April 15, 2024

Idaho Hard Hit in E. coli O157:H7 HUS Outbreak Linked to Chopped Romaine Lettuce

Idaho has been hard hit in the multistate E. coli O157:H7 HUS outbreak that the CDC has linked to chopped romaine lettuce from the Yuma, Arizona area. Eight people in that state are ill with this serious infection.

Idaho Romaine Lettuce E. coli HUS Outbreak

Three of those patients have been hospitalized; two have developed a type of kidney failure that sometimes occurs with this infection called hemolytic uremic syndrome (HUS). All of the patients told investigators that they ate romaine lettuce in the 10 days before they got sick.

All of the patients are adults between the ages of 20 and 55. No deaths have been reported in this outbreak.

While government officials believe that the lettuce came from the Yuma, Arizona growing region, no specific grower, supplier, distributor, or brand has been identified. And no restaurant or grocery store chain that may have sold or carried the product has been identified. Only pre-chopped romaine is linked to this outbreak. Whole heads of romaine, and romaine hearts are not considered problematic at this time.

So public health officials are telling all consumers to avoid eating pre-chopped romaine lettuce from that region until further notice. The problem is knowing if the romaine lettuce you are eating came from that area.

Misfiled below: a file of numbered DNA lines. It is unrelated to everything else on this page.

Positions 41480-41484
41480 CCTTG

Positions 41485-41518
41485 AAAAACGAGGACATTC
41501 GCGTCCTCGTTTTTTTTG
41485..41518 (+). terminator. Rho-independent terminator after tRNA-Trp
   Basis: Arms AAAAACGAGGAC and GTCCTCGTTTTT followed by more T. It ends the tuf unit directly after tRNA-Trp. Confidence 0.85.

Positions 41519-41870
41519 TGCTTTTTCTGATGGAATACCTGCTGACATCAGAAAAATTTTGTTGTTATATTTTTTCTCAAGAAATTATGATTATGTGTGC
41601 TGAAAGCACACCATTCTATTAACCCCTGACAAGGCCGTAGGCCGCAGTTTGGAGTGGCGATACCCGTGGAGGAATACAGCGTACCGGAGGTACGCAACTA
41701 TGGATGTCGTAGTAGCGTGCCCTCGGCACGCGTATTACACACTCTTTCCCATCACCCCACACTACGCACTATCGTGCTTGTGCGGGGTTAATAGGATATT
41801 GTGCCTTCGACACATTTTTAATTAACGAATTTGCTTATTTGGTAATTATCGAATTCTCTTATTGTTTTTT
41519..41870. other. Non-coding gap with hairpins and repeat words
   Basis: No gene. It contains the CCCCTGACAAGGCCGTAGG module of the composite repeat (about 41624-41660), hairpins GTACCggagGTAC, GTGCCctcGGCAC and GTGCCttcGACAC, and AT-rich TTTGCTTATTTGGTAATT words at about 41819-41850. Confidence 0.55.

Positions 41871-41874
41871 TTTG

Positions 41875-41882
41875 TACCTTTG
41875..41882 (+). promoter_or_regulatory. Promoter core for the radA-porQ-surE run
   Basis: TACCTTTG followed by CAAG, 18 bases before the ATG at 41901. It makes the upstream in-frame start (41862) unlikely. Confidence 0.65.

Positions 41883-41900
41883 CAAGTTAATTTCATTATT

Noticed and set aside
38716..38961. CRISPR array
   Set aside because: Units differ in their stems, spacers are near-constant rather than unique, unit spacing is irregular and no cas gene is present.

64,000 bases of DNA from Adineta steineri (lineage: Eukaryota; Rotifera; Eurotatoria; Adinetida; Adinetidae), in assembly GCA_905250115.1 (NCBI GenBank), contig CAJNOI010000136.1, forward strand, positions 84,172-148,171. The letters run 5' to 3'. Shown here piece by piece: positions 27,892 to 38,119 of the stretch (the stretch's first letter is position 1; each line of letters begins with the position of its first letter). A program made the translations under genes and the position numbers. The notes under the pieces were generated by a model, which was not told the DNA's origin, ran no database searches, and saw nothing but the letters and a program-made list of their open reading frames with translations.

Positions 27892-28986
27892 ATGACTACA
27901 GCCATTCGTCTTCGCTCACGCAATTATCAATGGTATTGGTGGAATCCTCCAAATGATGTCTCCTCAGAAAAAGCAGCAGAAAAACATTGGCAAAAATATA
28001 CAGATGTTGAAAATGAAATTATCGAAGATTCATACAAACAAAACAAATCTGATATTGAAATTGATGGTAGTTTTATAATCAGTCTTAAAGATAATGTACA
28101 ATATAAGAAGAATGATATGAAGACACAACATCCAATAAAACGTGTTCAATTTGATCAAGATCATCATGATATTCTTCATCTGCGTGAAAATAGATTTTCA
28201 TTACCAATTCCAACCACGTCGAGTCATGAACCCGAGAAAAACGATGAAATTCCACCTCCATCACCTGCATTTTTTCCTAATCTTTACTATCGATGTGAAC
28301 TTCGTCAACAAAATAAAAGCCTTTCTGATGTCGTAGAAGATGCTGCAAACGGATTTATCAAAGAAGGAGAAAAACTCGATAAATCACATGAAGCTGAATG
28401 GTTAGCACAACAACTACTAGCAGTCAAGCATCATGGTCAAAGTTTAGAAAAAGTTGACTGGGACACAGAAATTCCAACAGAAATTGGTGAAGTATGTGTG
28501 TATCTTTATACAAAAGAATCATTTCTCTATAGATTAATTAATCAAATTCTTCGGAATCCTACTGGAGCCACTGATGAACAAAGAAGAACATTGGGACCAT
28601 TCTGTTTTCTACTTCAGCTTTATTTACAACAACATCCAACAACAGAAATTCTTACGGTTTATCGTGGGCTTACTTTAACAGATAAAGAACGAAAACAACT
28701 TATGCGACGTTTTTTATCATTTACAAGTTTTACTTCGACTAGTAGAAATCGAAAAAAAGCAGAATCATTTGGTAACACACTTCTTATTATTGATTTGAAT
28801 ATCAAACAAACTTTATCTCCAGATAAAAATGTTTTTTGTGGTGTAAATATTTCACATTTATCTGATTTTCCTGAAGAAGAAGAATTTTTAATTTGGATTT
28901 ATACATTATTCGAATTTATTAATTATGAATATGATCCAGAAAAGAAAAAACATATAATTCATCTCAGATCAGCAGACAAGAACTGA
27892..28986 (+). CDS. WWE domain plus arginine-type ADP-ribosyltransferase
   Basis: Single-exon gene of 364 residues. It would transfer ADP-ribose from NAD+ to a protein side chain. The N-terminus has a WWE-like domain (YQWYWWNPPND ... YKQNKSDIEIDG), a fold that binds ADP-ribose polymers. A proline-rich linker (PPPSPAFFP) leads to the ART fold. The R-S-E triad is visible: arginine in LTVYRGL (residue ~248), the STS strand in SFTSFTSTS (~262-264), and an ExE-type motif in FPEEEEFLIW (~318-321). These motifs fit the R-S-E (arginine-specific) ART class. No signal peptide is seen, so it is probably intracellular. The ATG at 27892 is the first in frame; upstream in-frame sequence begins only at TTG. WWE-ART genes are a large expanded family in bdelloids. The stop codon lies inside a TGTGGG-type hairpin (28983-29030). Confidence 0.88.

Investigators do know that many of those sickened ate the chopped romaine at restaurants in Idaho and other states. Some of the patients did eat the lettuce at home.

Pre-chopped romaine lettuce is sold in restaurants, delis, supermarkets, and specialty food stores throughout Idaho and the rest of the country. It may be found in some bagged salad or lettuce blends. If you don’t know whether or not the chopped romaine lettuce you may have purchased came from the suspected region, just throw it out, even if someone has eaten some of the product and has not gotten sick.

One of the issues with this bacteria is that it only takes 10 of them to make you sick. Thousands of bacteria can fit on the head of a pin. So one leaf in a bag could be contaminated, but the rest safe to eat. You can’t see, smell, or taste the contamination, and it doesn’t affect the flavor or texture of the greens.

The symptoms of an E. coli O157:H7 infection are obvious and serious. Most people suffer severe and painful stomach and abdominal cramps, accompanied by diarrhea that is bloody and watery. If this infection is improperly treated with antibiotics, HUS can begin.

The symptoms of hemolytic uremic syndrome, which usually start a few days after the E. coli symptoms start, including little or no urine output, lethargy, pale skin, and easy bruising. Anyone who is experiencing these symptoms needs to see a doctor immediately.

The noted law firm of Pritzker Hageman helps people sickened by contaminated food such as the I.M. Healthy product protect their legal rights, and get compensation and justice. Our experienced lawyers represent patients and the families of children sickened with bacterial infections in personal injury and wrongful death lawsuits against grocery stores, retailers, food producers, food processors, restaurants, schools, and others. Attorney Fred Pritzker and his team recently won $7.5 million for a young client whose kidneys failed because of hemolytic uremic syndrome after an E. coli infection. You should know that class action lawsuits may not be appropriate for outbreak victims because the cases are very unique.

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